The Family Experience of Psychologically Traumatic Births: A proposed area of study
Introduction: Psychologically traumatic births, a form of perinatal Post-traumatic Stress Disorder (PTSD), is emerging as a health concern with the potential to disrupt the quality of parental and spousal relationships. A rich understanding of birth trauma will inform health care providers in providing optimal care for women who have this experience and help address the subsequent issues that may arise within the family.
Methods: In this study, I will explore how families experience psychologically traumatic birth by inquiring 1) how families perceive birth trauma, 2) how each family member experiences birth trauma, and 3) how birth trauma impacts family relationships. This study will be guided by a qualitative research method, Gadamerian hermeneutics, which is well-suited for new and emerging topics, such as this. A sample of ten families will be recruited for this study within 12 months following birth. They will be recruited from clinics/offices of maternity care providers. There will be three forms of data collection that will be used in the interpretation: journal entries, interviews, and videotaped interactions, one between each parent and their infant.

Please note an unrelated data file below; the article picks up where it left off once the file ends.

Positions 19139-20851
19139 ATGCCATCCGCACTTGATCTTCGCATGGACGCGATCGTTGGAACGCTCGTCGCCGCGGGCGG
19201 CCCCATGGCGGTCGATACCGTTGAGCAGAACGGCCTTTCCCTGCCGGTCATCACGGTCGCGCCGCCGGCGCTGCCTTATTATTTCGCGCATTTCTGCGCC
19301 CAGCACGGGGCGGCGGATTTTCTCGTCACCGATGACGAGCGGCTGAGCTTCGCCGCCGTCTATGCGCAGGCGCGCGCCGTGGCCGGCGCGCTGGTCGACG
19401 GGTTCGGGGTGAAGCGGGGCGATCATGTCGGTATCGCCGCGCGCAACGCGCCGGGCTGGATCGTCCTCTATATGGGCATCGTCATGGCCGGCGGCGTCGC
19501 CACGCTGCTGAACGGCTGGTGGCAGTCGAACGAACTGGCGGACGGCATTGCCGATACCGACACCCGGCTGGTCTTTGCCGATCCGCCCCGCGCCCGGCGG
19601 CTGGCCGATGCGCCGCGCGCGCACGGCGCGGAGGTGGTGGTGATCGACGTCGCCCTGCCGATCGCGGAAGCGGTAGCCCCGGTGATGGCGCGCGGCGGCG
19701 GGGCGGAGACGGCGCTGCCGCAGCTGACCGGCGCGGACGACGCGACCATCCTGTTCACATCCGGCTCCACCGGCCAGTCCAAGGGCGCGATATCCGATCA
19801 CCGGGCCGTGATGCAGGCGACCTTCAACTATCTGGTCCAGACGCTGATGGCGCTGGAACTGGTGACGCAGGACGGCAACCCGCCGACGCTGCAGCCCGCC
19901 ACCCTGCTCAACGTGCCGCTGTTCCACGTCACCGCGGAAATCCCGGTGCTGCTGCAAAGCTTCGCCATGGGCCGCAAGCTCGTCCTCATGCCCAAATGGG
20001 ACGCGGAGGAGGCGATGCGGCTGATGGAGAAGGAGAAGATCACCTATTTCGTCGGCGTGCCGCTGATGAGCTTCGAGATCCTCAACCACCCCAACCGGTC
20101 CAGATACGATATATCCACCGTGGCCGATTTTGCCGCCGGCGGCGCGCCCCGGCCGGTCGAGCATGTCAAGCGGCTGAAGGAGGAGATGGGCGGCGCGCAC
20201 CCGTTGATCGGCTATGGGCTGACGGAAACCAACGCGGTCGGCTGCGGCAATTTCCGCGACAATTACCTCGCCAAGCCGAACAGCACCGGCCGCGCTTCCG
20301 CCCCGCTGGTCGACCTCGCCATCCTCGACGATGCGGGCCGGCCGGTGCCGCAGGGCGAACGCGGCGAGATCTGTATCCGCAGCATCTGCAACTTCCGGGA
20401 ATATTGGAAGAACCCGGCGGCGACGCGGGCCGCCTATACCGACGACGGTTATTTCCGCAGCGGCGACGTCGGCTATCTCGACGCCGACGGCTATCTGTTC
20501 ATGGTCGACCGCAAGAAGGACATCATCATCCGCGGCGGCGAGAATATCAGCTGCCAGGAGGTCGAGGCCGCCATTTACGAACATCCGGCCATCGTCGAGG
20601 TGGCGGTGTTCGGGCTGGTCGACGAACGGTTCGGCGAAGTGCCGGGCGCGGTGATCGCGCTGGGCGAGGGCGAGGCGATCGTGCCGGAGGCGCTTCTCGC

Results: The findings from this study will provide the foundation for the future care of new families, acute and community-based and maternal care providers, and community stakeholders and agencies. They will inform and guide future research in the development and testing of interventions and make recommendations for existing programs and supports to more accurately meet the needs of new families.
Conclusion: Birth trauma, the experience of the family, and the effect on parent-child interactions are crucial concepts to understand because of their implications on child development. Given the significance of the maternal-infant relationship on health and developmental outcomes of the child, it is important to explore factors that compromise the quality of this relationship and potentially paternal-child relationships, such as psychological trauma resulting from the birthing experience.